Finances. – The development of the Argentine economy during the last decade has been accompanied by a strong expansion of prices and wages, which have risen about 8 and 6 times respectively, against an increase of only 6% recorded by industrial production. The major factors in the inflationary process are to be found in the excessive spending of the state and in the constant growth of internal consumer demand, which has largely absorbed the increase in the national product. The conditions of considerable aging of the production system and, among the external factors, the contrasting trend of trade flows with foreign countries and the worsening of the terms of trade in recent years, have also contributed to influencing the real capacities of Argentine economy.

Along the same line of prices and to a lesser extent than that of wages, the money supply increased at the end of 1959 to a level equal to 5.4 times that existing at the end of 1950, while the use of monetary resources was greatly intensified. relative to current national income. With the banking reform that took place in December 1957, commercial banks were authorized to manage the deposits they collected on their own, instead of paying them entirely to the central bank under the provisions previously in force. Under the new legislation, however, banks are required to hold their reserves with the central bank at a variable percentage of their deposits.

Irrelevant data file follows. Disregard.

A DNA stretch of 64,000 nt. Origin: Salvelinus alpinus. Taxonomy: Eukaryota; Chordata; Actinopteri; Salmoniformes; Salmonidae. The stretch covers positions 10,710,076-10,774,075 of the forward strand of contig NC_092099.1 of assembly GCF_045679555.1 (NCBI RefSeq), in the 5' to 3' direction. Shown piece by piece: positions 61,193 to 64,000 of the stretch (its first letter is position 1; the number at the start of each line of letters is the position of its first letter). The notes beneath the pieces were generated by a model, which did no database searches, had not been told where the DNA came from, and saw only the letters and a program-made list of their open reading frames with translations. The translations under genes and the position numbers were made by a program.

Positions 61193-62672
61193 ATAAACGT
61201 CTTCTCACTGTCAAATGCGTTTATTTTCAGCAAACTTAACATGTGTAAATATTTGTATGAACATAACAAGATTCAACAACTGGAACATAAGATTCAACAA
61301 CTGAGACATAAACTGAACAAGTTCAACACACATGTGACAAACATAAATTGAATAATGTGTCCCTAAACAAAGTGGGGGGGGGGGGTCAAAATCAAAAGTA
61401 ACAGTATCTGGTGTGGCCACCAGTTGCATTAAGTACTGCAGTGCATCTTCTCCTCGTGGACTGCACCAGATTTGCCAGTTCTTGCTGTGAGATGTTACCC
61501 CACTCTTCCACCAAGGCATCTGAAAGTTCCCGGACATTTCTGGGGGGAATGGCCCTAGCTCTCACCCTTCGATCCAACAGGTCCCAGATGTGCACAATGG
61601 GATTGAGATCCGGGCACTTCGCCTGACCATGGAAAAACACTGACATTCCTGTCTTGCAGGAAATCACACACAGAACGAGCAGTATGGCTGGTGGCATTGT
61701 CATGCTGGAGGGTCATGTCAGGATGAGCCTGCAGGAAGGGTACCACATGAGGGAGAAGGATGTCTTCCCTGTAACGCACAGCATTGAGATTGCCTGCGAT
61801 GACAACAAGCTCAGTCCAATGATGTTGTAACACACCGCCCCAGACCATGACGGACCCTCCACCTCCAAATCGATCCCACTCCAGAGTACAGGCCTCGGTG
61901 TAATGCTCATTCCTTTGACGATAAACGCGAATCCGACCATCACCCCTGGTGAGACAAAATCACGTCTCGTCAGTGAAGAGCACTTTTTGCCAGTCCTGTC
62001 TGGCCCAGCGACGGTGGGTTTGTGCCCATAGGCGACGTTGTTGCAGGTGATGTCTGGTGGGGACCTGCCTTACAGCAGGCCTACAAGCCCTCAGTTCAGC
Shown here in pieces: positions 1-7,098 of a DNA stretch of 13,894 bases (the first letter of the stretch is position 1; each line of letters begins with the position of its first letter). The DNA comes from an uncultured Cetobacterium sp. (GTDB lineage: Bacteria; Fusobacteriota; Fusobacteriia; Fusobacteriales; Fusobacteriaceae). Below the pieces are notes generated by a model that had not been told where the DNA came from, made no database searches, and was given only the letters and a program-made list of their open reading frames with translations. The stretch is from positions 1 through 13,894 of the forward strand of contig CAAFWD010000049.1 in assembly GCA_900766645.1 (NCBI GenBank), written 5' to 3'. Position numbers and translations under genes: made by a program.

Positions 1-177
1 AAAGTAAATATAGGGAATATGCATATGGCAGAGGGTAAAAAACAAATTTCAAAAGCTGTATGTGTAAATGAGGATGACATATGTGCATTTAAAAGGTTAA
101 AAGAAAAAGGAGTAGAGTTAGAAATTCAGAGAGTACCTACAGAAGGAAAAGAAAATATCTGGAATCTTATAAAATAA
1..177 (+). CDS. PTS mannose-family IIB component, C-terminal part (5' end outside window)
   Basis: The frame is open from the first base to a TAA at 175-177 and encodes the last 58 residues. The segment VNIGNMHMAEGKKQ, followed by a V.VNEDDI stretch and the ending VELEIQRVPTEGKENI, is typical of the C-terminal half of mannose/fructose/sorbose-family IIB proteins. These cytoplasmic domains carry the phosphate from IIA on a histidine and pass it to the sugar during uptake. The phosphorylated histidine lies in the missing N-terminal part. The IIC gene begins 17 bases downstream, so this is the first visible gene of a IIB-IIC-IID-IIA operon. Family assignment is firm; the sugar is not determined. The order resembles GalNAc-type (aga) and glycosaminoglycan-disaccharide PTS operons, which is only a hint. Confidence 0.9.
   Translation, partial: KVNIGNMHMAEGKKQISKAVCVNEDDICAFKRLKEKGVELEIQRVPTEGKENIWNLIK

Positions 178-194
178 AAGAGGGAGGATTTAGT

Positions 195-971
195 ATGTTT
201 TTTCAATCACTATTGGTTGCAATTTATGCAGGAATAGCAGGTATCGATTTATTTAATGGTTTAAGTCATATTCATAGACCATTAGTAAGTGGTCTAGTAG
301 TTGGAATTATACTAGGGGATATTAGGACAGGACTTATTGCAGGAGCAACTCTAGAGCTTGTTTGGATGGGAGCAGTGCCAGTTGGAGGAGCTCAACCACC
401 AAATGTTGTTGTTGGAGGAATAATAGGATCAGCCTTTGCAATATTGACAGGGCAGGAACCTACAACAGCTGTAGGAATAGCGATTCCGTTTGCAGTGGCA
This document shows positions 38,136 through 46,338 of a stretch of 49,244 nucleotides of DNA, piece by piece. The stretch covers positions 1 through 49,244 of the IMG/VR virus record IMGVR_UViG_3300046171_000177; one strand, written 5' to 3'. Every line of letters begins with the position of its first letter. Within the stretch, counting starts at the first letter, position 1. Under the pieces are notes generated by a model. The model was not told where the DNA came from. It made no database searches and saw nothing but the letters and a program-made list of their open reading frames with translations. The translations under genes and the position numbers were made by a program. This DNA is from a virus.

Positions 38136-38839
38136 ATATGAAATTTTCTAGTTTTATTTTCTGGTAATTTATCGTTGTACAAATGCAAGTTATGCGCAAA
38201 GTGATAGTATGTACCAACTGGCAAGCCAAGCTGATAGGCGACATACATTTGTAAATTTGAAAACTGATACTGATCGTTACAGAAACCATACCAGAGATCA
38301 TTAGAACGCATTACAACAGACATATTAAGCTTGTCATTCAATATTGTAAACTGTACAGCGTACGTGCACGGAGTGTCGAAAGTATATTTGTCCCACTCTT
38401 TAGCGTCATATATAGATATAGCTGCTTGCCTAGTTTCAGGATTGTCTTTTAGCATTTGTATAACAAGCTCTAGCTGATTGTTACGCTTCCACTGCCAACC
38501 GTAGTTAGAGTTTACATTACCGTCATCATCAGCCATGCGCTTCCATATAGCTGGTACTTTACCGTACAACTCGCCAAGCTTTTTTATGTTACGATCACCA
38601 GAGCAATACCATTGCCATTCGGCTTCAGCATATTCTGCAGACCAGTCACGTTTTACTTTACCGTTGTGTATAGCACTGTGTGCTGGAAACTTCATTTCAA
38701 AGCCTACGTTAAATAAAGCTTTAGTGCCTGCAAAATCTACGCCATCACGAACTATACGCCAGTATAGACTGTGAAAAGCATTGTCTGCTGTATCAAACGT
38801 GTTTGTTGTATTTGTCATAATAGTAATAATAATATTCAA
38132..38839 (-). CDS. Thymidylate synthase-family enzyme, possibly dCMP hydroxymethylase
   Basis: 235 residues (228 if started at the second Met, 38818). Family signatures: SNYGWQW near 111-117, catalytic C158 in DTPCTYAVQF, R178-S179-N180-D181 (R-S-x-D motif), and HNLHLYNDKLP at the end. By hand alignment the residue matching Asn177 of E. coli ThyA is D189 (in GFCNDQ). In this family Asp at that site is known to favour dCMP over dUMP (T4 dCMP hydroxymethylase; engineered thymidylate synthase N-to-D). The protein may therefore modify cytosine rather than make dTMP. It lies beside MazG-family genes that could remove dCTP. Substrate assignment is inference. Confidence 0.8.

The complex multiple exchange structure was changed in August 1950 into a system of two fixed exchange rates, equal to 5.0 and 7.5 pesos per US dollar, and one free exchange rate. Subsequently, various modifications were introduced to favor exports and limit imports. And this until the exchange reform in October 1955, coinciding with a new devaluation of the peso. The official parity with the dollar was then raised to 18 pesos.

In 1956, faced with a considerable accumulation of Argentine debts in bilateral clearing accounts, various European countries among the major creditors (including Italy) were reluctant to further extend their credit lines and formed themselves into the so-called Club. of Paris in order to regulate the repayment of debts by Argentina. According to the Club agreements signed on 25 November, the various currencies of the creditor countries were made freely transferable between them in respect of credits towards Argentina, while the times and annual installments for the gradual amortization of the existing debt were fixed.

A new floating exchange rate system was introduced in January 1959 following the unification of the currency market. All incoming and outgoing items now flow into this and are settled at the only free exchange rate expressed by the market. The discrimination of transactions was also maintained, in the sense that export revenues are burdened by a tax which varies, depending on the product, from 10% (for wheat) to 20% (for slaughtered meat, animals and the wool). With the exception of some essential products (such as oil, rubber, etc.), the disbursement is increased by 20, 40, 100 and 200 percent on imports.

Argentina Politics